EVERETT — A repeat drunken driver pleaded guilty Monday to killing a woman in a wrong-way crash on I-5 near Arlington.
Aaron Gentry, 56, had been weaving north in southbound traffic for miles on the afternoon of July 1, at speeds reported at up to 100 mph.
After a series of minor collisions and near-misses, Gentry crashed his daughter’s Ford Explorer head-on into a Toyota Corolla around 4 p.m.
Wyne had just merged to go south. She swerved but could not avoid the oncoming Ford. Wyne and her 1½-year-old son suffered minor injuries.
Robinson died instantly.
Gentry, of Tulalip, slurred words to a trooper and couldn’t be understood. Samples taken hours later measured his blood-alcohol content at 0.22. He has been in jail since July.
He entered Snohomish County Superior Court on Monday in a green-and-white striped inmate’s uniform.
Gentry pleaded guilty as charged to vehicular homicide while under the influence. It was the seventh time Gentry has been convicted of being intoxicated behind the wheel.
Snohomish County deputy prosecutor Tobin Darrow said he plans to recommend about 18 years behind bars at a sentencing hearing Jan. 30. Much of that time is not up to a judge’s discretion, because Gentry’s earlier alcohol-related convictions automatically tack on two years per offense.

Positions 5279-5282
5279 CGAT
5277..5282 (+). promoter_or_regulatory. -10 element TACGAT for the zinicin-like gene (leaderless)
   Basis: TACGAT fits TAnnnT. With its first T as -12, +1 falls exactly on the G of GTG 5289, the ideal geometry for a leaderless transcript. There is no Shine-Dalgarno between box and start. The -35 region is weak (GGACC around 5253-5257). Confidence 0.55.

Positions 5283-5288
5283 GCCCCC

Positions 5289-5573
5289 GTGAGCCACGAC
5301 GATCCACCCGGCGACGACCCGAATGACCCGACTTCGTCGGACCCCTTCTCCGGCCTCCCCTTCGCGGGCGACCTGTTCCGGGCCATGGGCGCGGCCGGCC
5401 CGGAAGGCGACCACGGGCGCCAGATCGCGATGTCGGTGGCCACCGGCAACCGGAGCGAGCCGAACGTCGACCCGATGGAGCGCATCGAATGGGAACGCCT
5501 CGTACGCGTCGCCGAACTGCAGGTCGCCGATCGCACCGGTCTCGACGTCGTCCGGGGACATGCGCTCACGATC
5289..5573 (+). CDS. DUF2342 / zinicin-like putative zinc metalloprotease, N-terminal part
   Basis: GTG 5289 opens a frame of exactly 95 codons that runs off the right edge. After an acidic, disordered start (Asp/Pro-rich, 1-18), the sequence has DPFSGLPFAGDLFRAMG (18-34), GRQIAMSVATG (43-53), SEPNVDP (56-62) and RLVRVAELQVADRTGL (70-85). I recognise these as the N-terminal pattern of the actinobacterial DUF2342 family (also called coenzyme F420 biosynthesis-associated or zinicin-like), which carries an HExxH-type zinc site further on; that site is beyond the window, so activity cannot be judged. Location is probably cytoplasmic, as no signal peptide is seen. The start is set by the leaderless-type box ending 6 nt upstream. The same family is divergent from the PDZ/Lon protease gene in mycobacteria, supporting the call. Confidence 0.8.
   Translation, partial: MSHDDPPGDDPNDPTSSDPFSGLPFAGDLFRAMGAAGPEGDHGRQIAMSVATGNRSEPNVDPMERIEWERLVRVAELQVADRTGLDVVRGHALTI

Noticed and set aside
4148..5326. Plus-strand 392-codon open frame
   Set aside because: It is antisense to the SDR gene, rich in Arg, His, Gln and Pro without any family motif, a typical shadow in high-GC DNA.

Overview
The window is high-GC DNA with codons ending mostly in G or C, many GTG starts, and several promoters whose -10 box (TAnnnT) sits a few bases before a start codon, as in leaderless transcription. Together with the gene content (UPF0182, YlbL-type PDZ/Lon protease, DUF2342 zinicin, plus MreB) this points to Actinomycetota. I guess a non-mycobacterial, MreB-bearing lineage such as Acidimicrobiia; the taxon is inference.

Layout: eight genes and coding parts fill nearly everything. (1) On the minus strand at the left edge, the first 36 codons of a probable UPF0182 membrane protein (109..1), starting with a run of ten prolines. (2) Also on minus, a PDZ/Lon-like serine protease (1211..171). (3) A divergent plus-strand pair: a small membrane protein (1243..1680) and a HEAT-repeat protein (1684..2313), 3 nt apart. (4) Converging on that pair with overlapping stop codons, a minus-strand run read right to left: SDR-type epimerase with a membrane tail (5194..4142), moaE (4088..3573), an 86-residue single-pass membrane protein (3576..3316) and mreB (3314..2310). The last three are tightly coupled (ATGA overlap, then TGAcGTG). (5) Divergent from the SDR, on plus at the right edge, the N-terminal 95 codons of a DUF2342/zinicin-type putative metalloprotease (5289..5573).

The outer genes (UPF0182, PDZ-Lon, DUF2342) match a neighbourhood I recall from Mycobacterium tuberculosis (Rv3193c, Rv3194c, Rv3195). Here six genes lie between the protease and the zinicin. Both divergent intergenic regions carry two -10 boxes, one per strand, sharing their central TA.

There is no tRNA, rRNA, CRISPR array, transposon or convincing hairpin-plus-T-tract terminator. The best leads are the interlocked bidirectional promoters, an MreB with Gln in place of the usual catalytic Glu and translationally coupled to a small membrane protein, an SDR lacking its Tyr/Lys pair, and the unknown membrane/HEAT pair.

To Robinson’s father, Ken, it will be not enough.
Under state law, sentences accounting for earlier DUIs are eligible for time off for good behavior. That differs from the time for convictions of using a deadly weapon, such as a gun or a knife.
“Somehow,” the father said Monday, “a car driving 80 miles per hour in the wrong direction is not a deadly weapon.”
If a judge approves the plea agreement, Gentry could walk out of jail in about 12 years, Ken Robinson said.
Four of Miriam Robinson’s siblings plan to attend the January hearing. Their sister was remembered as quirky, protective and deeply loved. Close friends and family said they would channel their anger into pushing for sterner laws against drunken driving.
“There’s no closure,” Ken Robinson said after the plea. “My daughter’s dead.”
Caleb Hutton: 425-339-3454; email@example.com. Twitter: @snocaleb.